Anyone who follows my Twitter or has had a conversation with me for more than five minutes knows that I like to talk running. All too often I’ll chat it up with a stranger who just happens to be wearing some old race shirt or I’ll see a wall post of Facebook about maybe signing up for a race so of course I chime in. My laden bookshelf boasts countless books and magazines that all have one common theme in mind: running. Relentlessly reading the pages that talented authors have worked so hard to write about through their own experience can hold my attention for endless hours on any given weeknight. But these people are qualified. They know what they are talking about. They can preach because they have practiced. So where does that leave me?
If there is anyone that I can talk running to about it is my training partner, Michelle. I literally waste hours of her day by sending three page long emails, constant texts, and I often take up space -and time- in her office just chatting about running. What works, what doesn’t, what we should do, what pace to run, which race to do, what to eat, etc. But when it comes time to practice the preaching, that’s where the buck stops. We met Tuesday for a jaunt on a local greenway. We set out for five miles and I’m not tooting my own horn when I say we had an extremely successful run. Michelle is still nursing an injury and I have been running way more than normal lately. All of this aside, we still managed to hold a solid negative split pace and ended strong.
Mile 1: 10:39
Mile 2: 10:40
Mile 3: 10:19
Mile 4: 10:13
Mile 5: 9:22
Not too shabby. I think I speak for us both when I say that we gave it our all and pushed until we emptied our tanks. Runs like that make me love running. Good company definitely has something to do with that. Prime example of practicing what we preach.
Fast forward to yesterday. Michelle and I are constantly discussing how no matter what your skill level is…some days you have it and some days you don’t. Period. End of story. That sounds like a great mindset right? Not so much for me yesterday.
After Tuesday’s stellar run I wanted to do another five miler yesterday to see if I could run with the same strong ability that I had less than 24 hours earlier. After my morning class I drove over to Sequoyah Hills (part of the marathon course) to throw down some good miles. Let me just say that the hills were so much easier on race day. I had barely made it a mile and a half before decided to call it quits for the day. I just didn’t have it in me. My legs hurt, my breathing was hard, and my mind was not cooperating. So I turned around an unwillingly settled for 3 miles–having to stop multiple times on the way back just to breathe and stretch.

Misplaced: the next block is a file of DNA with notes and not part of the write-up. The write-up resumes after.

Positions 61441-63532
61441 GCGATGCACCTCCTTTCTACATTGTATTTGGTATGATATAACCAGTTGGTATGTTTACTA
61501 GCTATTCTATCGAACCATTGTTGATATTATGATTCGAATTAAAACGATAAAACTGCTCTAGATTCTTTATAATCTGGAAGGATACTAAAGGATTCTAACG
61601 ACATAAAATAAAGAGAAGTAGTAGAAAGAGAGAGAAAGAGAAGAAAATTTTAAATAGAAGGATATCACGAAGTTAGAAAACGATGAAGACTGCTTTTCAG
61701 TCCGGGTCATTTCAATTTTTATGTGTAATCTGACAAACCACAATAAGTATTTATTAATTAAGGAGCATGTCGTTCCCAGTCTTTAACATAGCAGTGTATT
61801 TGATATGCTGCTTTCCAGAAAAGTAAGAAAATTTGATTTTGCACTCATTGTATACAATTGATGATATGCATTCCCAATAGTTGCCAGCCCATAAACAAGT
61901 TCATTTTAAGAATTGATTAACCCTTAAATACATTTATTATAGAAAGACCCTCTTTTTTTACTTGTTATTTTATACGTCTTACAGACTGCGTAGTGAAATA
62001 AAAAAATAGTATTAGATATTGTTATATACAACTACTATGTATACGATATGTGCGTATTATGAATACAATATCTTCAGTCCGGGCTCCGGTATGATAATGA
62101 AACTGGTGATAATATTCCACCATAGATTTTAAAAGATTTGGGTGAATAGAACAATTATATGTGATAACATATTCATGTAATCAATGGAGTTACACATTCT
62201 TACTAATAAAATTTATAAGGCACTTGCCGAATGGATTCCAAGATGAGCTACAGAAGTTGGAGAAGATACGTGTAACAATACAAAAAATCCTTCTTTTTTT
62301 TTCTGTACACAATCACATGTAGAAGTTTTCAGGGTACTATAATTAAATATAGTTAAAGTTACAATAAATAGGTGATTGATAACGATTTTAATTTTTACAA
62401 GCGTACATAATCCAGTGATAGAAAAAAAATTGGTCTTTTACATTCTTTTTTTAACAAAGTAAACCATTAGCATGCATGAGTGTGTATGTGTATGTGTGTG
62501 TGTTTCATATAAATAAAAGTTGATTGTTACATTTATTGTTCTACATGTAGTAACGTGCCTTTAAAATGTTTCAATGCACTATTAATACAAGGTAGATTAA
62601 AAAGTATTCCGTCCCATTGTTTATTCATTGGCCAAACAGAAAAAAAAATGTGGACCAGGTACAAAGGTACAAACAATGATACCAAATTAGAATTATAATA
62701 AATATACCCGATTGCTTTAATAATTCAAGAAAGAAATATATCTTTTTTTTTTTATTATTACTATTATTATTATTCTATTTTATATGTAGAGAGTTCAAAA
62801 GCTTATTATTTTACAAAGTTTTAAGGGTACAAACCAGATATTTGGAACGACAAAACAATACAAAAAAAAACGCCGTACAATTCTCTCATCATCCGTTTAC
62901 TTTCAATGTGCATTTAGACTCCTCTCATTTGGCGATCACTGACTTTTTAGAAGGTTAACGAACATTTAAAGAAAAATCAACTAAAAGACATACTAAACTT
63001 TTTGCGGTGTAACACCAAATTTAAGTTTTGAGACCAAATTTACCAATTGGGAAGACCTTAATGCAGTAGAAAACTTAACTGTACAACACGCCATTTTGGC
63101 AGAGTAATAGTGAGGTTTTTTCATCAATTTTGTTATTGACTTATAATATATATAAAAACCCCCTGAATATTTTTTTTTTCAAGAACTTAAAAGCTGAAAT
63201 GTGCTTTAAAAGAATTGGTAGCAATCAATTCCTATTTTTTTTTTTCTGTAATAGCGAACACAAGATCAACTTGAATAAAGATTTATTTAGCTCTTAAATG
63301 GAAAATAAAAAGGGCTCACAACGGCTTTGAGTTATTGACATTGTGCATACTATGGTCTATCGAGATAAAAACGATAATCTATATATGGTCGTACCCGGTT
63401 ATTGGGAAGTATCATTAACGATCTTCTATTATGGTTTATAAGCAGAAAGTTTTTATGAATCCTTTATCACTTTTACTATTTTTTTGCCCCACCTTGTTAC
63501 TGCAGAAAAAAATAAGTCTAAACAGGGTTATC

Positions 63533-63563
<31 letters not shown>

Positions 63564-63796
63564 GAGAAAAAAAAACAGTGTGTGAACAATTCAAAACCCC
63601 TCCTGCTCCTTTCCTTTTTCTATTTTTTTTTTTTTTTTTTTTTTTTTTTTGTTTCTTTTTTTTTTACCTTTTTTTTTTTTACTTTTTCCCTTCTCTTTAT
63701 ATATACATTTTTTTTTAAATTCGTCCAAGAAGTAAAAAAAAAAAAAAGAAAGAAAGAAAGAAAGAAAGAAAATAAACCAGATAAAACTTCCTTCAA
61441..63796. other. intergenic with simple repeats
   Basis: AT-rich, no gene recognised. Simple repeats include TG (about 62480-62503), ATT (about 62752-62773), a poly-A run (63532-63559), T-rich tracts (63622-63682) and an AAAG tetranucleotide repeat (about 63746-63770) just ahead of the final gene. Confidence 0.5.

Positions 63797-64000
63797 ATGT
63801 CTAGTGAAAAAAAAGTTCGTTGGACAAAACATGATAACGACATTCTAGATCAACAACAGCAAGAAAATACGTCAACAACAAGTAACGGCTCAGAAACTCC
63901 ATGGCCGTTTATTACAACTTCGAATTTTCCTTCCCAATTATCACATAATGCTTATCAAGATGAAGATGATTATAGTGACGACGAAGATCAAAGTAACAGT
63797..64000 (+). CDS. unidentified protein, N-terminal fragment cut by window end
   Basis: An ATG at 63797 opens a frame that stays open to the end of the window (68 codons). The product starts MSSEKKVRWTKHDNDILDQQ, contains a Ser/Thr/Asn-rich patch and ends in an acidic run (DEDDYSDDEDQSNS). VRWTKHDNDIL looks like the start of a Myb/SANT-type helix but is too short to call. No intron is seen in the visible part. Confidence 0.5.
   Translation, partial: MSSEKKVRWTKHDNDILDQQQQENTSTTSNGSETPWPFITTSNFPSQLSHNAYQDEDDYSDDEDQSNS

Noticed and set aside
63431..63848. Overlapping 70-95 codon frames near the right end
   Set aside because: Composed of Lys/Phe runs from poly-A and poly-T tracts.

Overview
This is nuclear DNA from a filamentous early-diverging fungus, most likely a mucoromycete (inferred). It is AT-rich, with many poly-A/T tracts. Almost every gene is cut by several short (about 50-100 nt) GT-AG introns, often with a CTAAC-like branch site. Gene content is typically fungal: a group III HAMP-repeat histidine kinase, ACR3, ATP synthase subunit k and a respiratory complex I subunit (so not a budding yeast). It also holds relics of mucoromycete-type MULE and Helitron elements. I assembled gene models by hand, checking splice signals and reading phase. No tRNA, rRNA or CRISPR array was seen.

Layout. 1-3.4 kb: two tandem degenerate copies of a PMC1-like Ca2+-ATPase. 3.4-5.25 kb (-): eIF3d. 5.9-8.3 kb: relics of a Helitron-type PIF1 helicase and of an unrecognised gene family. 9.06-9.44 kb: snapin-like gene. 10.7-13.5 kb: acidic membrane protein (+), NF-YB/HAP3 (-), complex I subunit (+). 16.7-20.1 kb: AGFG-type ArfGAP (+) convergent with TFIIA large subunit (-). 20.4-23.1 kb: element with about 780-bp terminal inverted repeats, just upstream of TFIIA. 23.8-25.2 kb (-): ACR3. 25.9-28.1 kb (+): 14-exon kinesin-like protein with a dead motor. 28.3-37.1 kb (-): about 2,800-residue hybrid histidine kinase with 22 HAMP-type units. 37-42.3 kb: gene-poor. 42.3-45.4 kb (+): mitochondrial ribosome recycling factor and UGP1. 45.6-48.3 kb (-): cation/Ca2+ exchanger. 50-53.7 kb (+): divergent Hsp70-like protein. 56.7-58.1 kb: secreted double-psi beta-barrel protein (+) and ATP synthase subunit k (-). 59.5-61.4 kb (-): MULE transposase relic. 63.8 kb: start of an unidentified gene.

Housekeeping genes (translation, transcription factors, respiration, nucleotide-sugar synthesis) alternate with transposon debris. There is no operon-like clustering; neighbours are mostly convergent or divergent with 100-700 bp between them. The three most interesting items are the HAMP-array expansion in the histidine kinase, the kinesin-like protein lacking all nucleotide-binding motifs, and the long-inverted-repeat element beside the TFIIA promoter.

Insert temper tantrum. I definitely shed a few tears on the drive home because I felt disappointed in myself that I couldn’t run as strong as I had the night before and I felt anger towards myself for stopping. But then I realized that any mile is better than no mile. Preaching to the choir? I sulked a little then following my afternoon class I decided to get redemption. So I laced up the sneakers and headed down to a FLAT course that I knew like the back of my Garmin. I felt slightly better during this run but still didn’t feel capable of giving it my all. I ran to my turn around spot and was about .75 miles away from the car when I wanted to quit. But it was pizza night last night at church so I promised myself that if I could make it til the end then I could splurge. 6 miles equals some pizza, right? Redemption was mine!
Boom. Six miles for the day. Six long and enduring and uneventful miles that made me partially hate running. Yes, I sought redemption by falling off the horse and hopping right back on the same day in an effort to make things right. But it gave me a lesson in humility. Some days you have it and some days you don’t. The days you don’t are the ones that test your character as an endurance athlete. Those are the days that show you are worthy of being a runner and that everybody is entitled to some bad days. It tests your willpower and robs your stamina. But you do it anyway because you are strong and dedicated. And because you practice what you preach. And because like most things…this too shall pass.
How do you deal with “bad” runs? Ever gone after redemption? Do you ever feel like you aren’t practicing what you are preaching? What’s the best running advice you have ever received?